* ''VideoGame/TheLongestJourney'', ''VideoGame/DreamfallTheLongestJourney'', and ''''VideoGame/DreamfallChapters'' feature Stark, the world of logic and technology, which functions as the typical cyberpunk dystopia, as being this as a [[IncrediblyLamePun stark contrast]] to Arcadia, which rely more off of magic and fairy tale tropes, and functions like a fantasy world. They aren't placed in the "Clear-cut Examples" due to Arcadia.
* The Deckers in ''VideoGame/SaintsRowTheThird'' are a gang of hackers themed this way, down to their "[[UsefulNotes/CyberGoth Neo-Cyberpunk]]" clothing.
* ''VideoGame/InfernoMOO'' has heavy cyberpunk influences, including all-powerful corporations, cybernetic implants, futuristic weaponry, laser weapons, and much more.
* The ''VideoGame/{{Borderlands}}'' franchise is set in a world where all the planets are now PrivatelyOwnedSociety and contains plenty of futuristic weapons, lasers, artificial limbs and combat robots, but the game is more of a SpaceWestern than anything else.
* Cyberden in ''VideoGame/TimeSplitters'' certainly fits here. In fact, the entire series as a whole actually borrows many Cyberpunk themes; The Machine Wars, Robot Factory, etc.
* ''Franchise/MassEffect'' occasionally dabbles in the genre, despite otherwise landing firmly in the trappings of the SpaceOpera. Most notable is Omega, the WretchedHive space station from ''VideoGame/MassEffect2'', which drew ''heavy'' inspiration from ''Film/BladeRunner'' visually. Noveria in ''VideoGame/MassEffect1'' and the Silversun Strip in ''VideoGame/MassEffect3'' also have strong CyberPunk influence; Noveria is a laissez-faire charter planet owned by a shady MegaCorp who lease out labs to other corporations so they can perform [[PlayingWithSyringes questionable scientific experiments]], while the Silversun Strip is a [[http://www.handytips.info/wp-content/uploads/2013/04/Mass-Effect-3-Citadel-DLC-review-02-Silversun-Strip.jpg neon-drenched]] entertainment hub with connections to organized crime.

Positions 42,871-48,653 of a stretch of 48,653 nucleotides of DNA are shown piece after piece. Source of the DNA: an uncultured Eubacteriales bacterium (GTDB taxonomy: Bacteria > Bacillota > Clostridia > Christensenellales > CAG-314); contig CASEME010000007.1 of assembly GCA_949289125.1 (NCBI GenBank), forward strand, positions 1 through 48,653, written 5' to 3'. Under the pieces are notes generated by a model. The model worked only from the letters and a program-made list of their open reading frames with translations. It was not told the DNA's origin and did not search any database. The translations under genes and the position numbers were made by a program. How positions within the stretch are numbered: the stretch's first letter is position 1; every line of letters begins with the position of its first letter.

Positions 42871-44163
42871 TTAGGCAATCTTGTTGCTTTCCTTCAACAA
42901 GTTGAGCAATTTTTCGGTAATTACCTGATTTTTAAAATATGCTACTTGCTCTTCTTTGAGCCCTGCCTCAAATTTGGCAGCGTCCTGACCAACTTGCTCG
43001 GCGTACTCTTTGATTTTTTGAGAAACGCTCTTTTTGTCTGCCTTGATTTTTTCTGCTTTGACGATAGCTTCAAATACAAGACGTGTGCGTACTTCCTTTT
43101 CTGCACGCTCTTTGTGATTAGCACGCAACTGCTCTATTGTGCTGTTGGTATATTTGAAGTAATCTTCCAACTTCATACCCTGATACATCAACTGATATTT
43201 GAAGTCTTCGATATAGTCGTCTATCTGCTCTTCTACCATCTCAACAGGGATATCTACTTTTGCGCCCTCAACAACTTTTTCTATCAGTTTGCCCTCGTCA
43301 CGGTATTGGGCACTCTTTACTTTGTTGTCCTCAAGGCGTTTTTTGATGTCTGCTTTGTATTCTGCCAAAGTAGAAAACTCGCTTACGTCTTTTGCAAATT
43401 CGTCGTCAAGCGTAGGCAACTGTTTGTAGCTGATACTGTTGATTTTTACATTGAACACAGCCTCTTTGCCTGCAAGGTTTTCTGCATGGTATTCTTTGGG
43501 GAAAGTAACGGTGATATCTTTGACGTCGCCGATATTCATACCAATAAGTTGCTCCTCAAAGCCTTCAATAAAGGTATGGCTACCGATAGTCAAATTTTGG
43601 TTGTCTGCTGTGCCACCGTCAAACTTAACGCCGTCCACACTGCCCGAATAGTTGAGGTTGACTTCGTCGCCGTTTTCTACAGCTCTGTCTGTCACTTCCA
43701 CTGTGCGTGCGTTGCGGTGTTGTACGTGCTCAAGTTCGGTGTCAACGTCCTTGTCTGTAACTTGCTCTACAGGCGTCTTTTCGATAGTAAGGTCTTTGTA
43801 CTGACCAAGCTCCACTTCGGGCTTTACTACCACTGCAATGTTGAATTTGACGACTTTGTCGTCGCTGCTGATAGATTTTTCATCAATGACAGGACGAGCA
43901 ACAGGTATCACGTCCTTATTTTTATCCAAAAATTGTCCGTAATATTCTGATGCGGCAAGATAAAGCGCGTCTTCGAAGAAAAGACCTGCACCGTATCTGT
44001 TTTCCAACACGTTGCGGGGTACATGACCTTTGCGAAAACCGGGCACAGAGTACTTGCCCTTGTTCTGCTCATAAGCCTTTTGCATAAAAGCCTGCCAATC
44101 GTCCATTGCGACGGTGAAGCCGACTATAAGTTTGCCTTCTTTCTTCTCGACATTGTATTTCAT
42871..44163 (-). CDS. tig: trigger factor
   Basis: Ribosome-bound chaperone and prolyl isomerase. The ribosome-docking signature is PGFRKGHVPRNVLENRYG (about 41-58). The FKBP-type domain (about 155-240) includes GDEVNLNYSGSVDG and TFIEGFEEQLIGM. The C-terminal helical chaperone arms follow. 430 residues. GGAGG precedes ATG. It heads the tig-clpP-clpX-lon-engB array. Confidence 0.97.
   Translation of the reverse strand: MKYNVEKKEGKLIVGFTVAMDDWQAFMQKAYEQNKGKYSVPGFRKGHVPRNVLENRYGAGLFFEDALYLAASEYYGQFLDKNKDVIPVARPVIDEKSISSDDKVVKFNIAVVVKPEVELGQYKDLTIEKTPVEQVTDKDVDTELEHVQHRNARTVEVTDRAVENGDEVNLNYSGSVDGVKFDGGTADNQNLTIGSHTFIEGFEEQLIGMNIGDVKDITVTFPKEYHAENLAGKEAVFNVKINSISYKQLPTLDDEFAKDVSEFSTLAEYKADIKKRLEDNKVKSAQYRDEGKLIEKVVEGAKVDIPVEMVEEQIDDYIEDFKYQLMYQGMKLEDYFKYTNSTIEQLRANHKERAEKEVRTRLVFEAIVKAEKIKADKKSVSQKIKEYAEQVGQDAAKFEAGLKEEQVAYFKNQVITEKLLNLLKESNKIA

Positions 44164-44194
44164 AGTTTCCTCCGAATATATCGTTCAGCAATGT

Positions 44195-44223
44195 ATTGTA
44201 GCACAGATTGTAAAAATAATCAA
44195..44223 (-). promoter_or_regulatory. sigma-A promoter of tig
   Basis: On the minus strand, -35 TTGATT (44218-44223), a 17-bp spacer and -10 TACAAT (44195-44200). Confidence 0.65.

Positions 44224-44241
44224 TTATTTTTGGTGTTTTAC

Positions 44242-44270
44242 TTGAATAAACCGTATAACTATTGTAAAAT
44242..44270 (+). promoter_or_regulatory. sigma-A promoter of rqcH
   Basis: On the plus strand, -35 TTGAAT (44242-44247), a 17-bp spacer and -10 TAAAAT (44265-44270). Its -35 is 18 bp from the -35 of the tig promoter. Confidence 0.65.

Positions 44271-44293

* ''VideoGame/{{killer7}}'' gets into this in the target Alter Ego. Although it starts off being about a comic book author, by the end it's about underground gamers playing on the illegal private internet. One might surmise from this that ''killer7'' in general might take place in a cyberpunk world even though the work itself only sometimes brushes with the genre.